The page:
Maloney Applauds Passage of AIG Tax Bill
Washington, D.C. – Congresswoman Carolyn B. Maloney (D-NY) today
applauded the House passage of H.R. 1586, which would impose a 90%
federal tax on bonuses paid by AIG and other companies that received
more than $5 billion in funding from the federal government’s Troubled
Assets Relief Program. The bill, which passed the House by a vote of
328-93, would apply to bonuses paid after December 31, 2008 to those
with more than $250,000 in adjusted gross income.
On Tuesday, Maloney introduced H.R. 1542, the AIG Taxpayer Protection Act, which would have taxed these bonuses at 100%. Maloney is also a co-sponsor of the bill that passed today.
“I’m proud that the House has taken action to return these bonuses to the federal treasury, a concept I introduced in legislation earlier this week. It would be morally reprehensible and fiscally irresponsible to allow millions to go to those who cost our country billions. Bonuses should be based on creating value, not destroying it,” said Maloney.
“The days of ‘heads I win, tails the taxpayers lose’ corporate mismanagement are over,” Maloney added. “I am grateful to Speaker Pelosi and Chairman Rangel for taking decisive action to correct the intolerable abuses at AIG. It’s now time to get back to the business of rebuilding our economy, creating jobs, and restoring the public’s faith in corporate America.”
Fact Sheet on H.R. 1586:
■ As a result of extraordinary abuses of the public trust by companies rewarding employees with excessive compensation while receiving billions in taxpayer assistance, Congress today will consider legislation to recover taxpayers’ dollars.
■ This bill will hold companies -- including American International Group (AIG) and other companies receiving billions in taxpayer dollars -- accountable for the bonuses that were paid to their executives. The bill would impose a new 90 percent income tax on bonuses received by individuals from companies which have received over $5 billion from the TARP. Chairman Rangel and Reps. Israel and Peters have taken the lead on this issue.
■ After receiving more than $170 billion in taxpayer funds, AIG paid $165 million in retention payments to executives – most of whom have mismanaged their company into near bankruptcy. The top recipient received more than $6.4 million and more than 73 of these executives were paid over $1 million in retention bonuses. After receiving their retention bonuses, at least eleven recipients left the company.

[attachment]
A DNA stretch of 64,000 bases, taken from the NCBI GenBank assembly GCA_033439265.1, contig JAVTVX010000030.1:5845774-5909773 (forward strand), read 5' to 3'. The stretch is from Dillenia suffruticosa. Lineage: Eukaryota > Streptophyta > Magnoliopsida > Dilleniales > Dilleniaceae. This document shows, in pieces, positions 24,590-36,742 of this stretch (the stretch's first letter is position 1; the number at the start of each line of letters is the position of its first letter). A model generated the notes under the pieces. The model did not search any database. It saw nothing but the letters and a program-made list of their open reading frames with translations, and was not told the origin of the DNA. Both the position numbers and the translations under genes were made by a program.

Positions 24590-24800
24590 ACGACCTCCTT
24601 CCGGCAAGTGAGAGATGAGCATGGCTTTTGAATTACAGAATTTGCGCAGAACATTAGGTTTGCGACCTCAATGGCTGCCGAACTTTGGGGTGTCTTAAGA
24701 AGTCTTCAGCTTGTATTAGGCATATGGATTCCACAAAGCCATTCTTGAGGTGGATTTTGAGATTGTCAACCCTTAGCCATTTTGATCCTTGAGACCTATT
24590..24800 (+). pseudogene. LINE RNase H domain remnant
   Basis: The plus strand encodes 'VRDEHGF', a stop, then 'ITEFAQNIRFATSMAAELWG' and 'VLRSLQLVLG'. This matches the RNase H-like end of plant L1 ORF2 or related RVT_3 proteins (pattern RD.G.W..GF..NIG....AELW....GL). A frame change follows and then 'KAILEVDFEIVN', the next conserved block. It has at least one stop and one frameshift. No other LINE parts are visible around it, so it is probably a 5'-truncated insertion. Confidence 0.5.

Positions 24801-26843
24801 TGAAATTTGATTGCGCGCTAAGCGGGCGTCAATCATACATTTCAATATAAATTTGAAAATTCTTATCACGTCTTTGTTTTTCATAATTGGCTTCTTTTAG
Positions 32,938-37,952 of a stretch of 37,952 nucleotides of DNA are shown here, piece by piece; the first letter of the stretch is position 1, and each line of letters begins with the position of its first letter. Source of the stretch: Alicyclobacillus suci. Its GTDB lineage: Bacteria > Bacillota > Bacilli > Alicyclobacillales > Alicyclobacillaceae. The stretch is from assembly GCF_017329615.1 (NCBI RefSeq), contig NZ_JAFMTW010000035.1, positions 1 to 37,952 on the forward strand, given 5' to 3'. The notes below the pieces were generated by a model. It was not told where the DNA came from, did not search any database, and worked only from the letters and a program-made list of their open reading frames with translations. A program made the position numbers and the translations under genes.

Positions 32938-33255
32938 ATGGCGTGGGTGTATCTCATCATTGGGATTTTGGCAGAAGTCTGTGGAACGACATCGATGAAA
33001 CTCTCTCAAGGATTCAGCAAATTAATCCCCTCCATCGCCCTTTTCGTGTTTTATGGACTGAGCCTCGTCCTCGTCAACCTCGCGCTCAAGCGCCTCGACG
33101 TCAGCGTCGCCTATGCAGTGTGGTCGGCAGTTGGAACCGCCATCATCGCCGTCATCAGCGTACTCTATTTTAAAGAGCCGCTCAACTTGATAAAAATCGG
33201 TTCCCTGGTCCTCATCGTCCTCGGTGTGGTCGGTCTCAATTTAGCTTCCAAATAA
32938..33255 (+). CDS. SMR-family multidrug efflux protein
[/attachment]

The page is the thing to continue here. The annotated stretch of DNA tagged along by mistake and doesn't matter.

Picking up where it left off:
■ No taxpayer funds should be used to pay bonuses or other unjustified compensation to AIG executives whose irresponsible risk-taking brought our financial system to the brink of collapse. The public and the Congress are rightly outraged by this behavior.
■ AIG executives should voluntarily forgo their excessive retention payments, but if they refuse, Congress and the Administration will use every tool available to make AIG repay taxpayers.
■ This week, Congress held hearings demanding answers from AIG on steps the company is taking to repay taxpayers. Next week, there will be congressional action to prohibit the abuse of retention bonuses by companies receiving capital infusions from Treasury. The Judiciary Committee has reported a bill to authorize the Attorney General to recover excessive compensation from these companies.
■ The AIG situation underscores the urgency and the need for overall financial regulatory reform so we don’t find ourselves in this position again. Congress and the Administration are working together to that end.
■ The bill would impose a new 90 percent income tax on bonuses received by individuals from companies which have received over $5 billion from TARP. It would also apply to bonuses paid by Fannie Mae and Freddie Mac.
■ This tax would apply to retention payments, incentive payments, or other bonuses from these companies received after December 31, 2008.
■ The tax only would apply to bonuses received by taxpayers with adjusted gross incomes over $250,000.
■ It would cover companies receiving more than three-fourths of financial rescue funds already distributed.